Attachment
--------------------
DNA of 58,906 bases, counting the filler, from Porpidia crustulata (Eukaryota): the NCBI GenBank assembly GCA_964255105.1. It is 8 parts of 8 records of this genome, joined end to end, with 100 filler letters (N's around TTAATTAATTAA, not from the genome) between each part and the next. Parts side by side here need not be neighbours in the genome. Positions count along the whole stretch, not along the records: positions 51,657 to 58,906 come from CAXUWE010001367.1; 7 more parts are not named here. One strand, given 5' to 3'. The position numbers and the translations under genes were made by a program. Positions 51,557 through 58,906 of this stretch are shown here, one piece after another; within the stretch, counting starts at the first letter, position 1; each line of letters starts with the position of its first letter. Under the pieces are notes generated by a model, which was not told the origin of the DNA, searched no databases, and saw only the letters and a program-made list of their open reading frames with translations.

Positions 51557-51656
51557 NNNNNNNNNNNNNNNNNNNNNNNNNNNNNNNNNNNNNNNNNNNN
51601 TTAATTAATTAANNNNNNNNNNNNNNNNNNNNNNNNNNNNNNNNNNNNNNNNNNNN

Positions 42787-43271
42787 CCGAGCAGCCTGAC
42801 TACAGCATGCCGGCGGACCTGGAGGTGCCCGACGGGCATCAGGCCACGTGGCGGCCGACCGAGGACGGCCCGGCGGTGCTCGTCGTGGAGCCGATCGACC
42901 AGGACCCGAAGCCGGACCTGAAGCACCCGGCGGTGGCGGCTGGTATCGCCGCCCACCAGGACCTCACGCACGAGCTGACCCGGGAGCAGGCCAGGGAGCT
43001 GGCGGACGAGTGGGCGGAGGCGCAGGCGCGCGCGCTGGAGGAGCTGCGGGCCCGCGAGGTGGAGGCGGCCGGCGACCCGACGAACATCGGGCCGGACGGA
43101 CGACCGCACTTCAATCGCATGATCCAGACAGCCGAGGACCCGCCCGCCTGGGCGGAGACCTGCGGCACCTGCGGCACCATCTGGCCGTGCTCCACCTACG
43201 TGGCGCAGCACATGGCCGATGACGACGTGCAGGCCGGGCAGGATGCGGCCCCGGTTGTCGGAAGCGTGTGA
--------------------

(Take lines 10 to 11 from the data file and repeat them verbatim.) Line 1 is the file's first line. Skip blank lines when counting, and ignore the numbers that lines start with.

43101 CGACCGCACTTCAATCGCATGATCCAGACAGCCGAGGACCCGCCCGCCTGGGCGGAGACCTGCGGCACCTGCGGCACCATCTGGCCGTGCTCCACCTACG
43201 TGGCGCAGCACATGGCCGATGACGACGTGCAGGCCGGGCAGGATGCGGCCCCGGTTGTCGGAAGCGTGTGA